[0065] Thus, in some aspects, the method can utilize a compounding pharmacist, pill splitter, or another method to divide pills into appropriate sizes. In some aspects, doses can be placed into a blinding capsule (e.g., to hide the size of the dose from the user). Blinding capsules are empty pill capsules that allow them to be fdled and closed, while hiding the contents from an individual taking the dosage. For example, the capsule can be opaque as to mask the contents held within the capsule. Other aspects can utilize colored capsules, such that the capsule mimics or matches the typical color of the drug being taken by the subject. By providing masked and/or blinded capsules to the subject, it can prevent the subject from identifying the specific dose being taken, thus limiting the effect of the subject knowing that the dose is lower. Maintaining a constant color and/or shape can also maintain the subject’s expectations and rituals of taking the particular drug, thus leveraging psychological factors to increase the success of a tapering plan. Conversely, colors associated with a negative connotation for the user may be utilized to engender negative expectancies pertaining to a drug, if desired. [0066] In some aspects, fillers or other ingredients can be used to prevent the dose from being moveable within a capsule or to mask the specific dose. In some aspects, the dose can be ground into a powder and mixed with a filler to further obfuscate or mask the dose from the subject taking the dose. Several appropriate fillers are known in the art for pharmaceutical formulations and selection of a suitable filler will be appreciated by one of ordinary skill in the art. In some aspects, fillers and capsules that provide similar benefits or characteristics or do not interfere with the delivery of the initial drug can be used. For example, if the initial drug has a time release formulation, the blinded and/or masked version can possess a similar release profile, or can maintain the same release profile (e.g., the masked and/or blinded version does not increase or decrease the release time of the drug).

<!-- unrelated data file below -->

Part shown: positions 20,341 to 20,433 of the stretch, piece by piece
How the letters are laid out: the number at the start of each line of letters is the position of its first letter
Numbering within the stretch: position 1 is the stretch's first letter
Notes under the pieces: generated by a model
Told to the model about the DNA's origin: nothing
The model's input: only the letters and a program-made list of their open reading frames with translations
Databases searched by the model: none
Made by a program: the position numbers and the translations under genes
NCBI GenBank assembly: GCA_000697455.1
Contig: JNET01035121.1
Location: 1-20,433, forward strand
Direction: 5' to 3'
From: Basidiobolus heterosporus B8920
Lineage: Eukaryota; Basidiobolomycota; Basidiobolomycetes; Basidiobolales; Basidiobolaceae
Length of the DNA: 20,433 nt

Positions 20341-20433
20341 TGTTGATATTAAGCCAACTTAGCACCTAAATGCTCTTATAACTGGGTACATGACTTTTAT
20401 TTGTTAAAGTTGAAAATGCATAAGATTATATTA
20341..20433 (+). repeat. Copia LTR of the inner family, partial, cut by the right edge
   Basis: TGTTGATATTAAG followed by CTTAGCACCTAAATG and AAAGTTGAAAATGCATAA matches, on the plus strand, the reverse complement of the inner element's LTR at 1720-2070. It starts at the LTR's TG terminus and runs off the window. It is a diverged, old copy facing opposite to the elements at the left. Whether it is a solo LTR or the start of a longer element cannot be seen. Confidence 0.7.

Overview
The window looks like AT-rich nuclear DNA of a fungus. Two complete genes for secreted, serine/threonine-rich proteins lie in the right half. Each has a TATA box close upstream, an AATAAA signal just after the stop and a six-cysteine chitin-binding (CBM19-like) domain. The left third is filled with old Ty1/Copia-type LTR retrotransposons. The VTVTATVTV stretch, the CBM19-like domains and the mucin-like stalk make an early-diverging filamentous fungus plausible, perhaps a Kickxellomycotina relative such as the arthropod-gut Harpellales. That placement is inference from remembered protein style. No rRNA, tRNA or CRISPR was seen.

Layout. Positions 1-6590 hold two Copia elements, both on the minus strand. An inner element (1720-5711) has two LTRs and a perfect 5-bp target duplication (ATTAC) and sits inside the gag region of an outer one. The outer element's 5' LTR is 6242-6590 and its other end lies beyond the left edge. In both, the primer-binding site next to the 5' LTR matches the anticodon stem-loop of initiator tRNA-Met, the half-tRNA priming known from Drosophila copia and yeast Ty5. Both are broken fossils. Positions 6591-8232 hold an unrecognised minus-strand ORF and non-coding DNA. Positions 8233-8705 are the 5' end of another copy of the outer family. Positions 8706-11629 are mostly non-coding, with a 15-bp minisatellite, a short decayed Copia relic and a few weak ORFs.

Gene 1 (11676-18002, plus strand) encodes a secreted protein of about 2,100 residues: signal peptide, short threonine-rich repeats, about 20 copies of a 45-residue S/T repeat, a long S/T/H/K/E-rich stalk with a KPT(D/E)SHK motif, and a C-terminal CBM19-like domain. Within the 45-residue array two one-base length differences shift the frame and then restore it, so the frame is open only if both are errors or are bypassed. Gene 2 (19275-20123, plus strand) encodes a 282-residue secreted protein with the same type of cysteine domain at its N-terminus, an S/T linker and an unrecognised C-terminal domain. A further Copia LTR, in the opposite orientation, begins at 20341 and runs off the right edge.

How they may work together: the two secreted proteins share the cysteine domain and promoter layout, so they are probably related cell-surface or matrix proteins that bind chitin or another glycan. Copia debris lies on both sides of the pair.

[0067] In some aspects, when individual doses are being created, the capsules may differ from the shape or color of an initial drug. As such, certain embodiments will delay an actual taper for a time to condition the individual to the new color, shape, and/or other characteristics of the new dosages.